àbin m (gen. of àbù) 1. Thing of/for: ~ ado Ornament, jewelry; ~ dariya Sth funny; ~ shâ A drink, sth to drink; ~ nàn Thingamaj ig, what's-its-name. 2. Used in Tàfi ~kA Calm down and just leave! (said to s.o. in breaking up a dispute). Ya tàfi ~sà. He went on his way. 3. Idiom: ~kà dà X ... You know how it is with X ... : ~kà dà yâra; wasa kawài suke. You know how it is with children; all they do is play. 4. àbin dà = àbîn dà That which, what: ~ dà ya ce bà zâi yiwu ba. What he said cannot be done. àbinci m 1. Food, a meal. 2. Means of living: Ya tàfi neman ~. He went looking for work.

àbin-gaba m Arms, military equipment.

àbin-hannu m 1. Wealth. 2. Bracelet.

àbin-wuyà m Necklace.

abjàdi m Alphabet.

àbokànai pl. of àboki.

àbokàntaka f Friendship (= àbota).

àboki m (f. àbokiya, àbuya) <-ai, àbokànai> 1. Friend, companion. 2. Counterpart, psn with whom one shares or participates in some activity (either positive or negative): ~n aiki Co-worker, colleague; ~n ciniki Customer; ~n gaba Foe, enemy; ~n haihùwa Twin; ~ wasa (a) Playmate, (b) Cross-cousin (child of mother's brother or father's sister); ~ zama Roommate. 3. Member of an ethnic group with which your group has a joking relationship.

àbokìya 1. fem. of àboki. 2. ~r zama A woman's term of reference for a co-wife (cf. kishiya).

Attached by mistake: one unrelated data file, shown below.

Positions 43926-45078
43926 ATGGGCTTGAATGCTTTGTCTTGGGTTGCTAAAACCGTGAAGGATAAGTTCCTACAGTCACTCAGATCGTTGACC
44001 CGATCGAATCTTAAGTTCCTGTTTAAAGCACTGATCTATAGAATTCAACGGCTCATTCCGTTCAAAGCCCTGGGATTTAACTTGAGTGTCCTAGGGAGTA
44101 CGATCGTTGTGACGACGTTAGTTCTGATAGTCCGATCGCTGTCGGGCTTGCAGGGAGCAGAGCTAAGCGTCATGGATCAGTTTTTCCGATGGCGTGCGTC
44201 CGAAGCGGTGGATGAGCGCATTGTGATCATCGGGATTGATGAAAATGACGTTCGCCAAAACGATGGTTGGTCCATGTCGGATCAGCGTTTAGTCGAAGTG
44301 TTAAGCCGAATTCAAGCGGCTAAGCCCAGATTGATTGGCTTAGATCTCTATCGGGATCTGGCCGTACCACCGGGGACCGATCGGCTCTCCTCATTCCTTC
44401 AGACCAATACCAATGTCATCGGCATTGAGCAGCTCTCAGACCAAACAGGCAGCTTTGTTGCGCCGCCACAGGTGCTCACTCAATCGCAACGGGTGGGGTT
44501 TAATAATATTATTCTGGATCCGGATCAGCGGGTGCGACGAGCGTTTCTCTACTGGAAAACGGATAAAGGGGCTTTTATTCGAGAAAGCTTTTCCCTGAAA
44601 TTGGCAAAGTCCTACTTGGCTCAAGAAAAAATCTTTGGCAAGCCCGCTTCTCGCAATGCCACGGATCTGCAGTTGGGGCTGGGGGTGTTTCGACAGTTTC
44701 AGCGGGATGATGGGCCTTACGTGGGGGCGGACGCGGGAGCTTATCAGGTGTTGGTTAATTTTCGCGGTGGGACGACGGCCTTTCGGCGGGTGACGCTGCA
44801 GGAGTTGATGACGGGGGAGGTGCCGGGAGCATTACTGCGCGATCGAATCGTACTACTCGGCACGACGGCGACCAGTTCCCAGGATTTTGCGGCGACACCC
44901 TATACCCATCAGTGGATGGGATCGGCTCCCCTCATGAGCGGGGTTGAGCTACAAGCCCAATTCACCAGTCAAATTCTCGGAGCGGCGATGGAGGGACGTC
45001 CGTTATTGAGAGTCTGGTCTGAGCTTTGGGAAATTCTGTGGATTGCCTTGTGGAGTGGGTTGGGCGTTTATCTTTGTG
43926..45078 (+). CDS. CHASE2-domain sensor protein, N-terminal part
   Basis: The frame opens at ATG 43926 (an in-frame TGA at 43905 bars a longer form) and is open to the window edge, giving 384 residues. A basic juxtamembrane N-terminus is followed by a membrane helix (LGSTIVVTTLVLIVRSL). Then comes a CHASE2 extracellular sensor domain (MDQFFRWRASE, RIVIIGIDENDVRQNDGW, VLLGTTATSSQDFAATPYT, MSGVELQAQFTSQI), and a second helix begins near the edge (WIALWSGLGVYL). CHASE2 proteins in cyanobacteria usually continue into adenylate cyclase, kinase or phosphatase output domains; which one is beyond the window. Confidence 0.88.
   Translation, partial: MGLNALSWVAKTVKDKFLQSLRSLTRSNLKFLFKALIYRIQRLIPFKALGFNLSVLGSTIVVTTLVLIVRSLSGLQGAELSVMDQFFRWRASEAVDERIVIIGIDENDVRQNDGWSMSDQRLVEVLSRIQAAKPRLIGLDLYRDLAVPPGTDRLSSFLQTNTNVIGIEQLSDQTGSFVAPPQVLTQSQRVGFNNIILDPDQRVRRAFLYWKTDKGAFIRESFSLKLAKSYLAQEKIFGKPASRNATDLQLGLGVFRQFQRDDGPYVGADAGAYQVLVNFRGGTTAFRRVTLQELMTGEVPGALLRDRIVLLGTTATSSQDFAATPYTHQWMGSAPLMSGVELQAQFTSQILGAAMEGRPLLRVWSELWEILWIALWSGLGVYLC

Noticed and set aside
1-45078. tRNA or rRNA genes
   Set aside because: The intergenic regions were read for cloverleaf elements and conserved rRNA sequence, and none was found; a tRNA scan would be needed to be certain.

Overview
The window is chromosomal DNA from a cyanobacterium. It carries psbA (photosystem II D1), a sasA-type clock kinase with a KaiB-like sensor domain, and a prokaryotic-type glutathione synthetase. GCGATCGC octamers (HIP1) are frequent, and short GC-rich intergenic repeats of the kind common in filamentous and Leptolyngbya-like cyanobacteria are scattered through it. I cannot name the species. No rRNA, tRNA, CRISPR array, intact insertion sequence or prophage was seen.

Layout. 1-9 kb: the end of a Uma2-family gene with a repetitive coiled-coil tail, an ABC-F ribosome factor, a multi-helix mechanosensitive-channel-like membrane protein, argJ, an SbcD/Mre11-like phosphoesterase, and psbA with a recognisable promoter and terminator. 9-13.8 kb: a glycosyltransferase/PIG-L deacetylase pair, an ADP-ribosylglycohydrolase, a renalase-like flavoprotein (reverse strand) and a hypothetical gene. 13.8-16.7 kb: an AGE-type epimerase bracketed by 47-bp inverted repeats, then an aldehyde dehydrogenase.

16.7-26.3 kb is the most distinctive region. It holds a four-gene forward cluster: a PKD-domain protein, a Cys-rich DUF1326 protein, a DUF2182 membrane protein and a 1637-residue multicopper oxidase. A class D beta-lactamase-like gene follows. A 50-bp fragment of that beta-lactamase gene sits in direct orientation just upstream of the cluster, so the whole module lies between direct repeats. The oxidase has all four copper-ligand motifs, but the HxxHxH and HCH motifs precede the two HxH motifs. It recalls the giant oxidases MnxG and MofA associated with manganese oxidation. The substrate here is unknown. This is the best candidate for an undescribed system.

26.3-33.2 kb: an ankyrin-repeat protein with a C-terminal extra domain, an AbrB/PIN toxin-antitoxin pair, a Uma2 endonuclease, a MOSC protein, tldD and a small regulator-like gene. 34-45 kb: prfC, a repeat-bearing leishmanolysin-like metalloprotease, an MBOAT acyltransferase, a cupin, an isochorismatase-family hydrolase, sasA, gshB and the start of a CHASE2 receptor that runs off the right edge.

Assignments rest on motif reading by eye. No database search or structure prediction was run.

àbota, àbuta f Friendship: karà dankòn ~ Cement a friendship.

àbù m (f. àba) (gen. àbin) 1. Thing: wani ~ Something. 2. Property. 3. Matter: bàbban ~ Important matter.

abubuwa pl. of àbù.

àbun [d.v.] = àbin.

àbuta = àbota.

àbutaka = àbuta.

Abzinawa pl. of Bà'abzuni.

à-caba see dan à-caba.

acca f Fonio.

à-ci-ba-don-dadi-ba = ci-kar-kà-mutù.

à-ci-bàlbàl f Oil-burning lamp.

à-ci-dà-mâi m Kind of rice tuwo eaten with oil, pepper, and spices instead of sauce.

à-ci-duniya-dà-tsinke f Lollipop.

adàbi m Literature.

adabô m 1. Goodbye. 2. yi ~ Say goodbye (to): Ya yi ~ dà aikìn sojà. He left his job in the military.

àdàdà m <-ai> Rectangular mat house or shed with thatch roof.

adàdi m <-ai> Numeral, number, sum: ~n yawàn jàma'àr kasa ya ninka sàu biyu. The number of people in the country has doubled.

àda'i m Compensation for a missed religious obligation.

àdaka f <-u, -oCi> 1. Large box, crate (esp. of metal) (= sànduki_. 2. (obs.) Dane gun.

adalci m Fairness, justice: Shugàban kasa yana dà ~. The president is just.

adàli m <-ai> Honest, upright psn.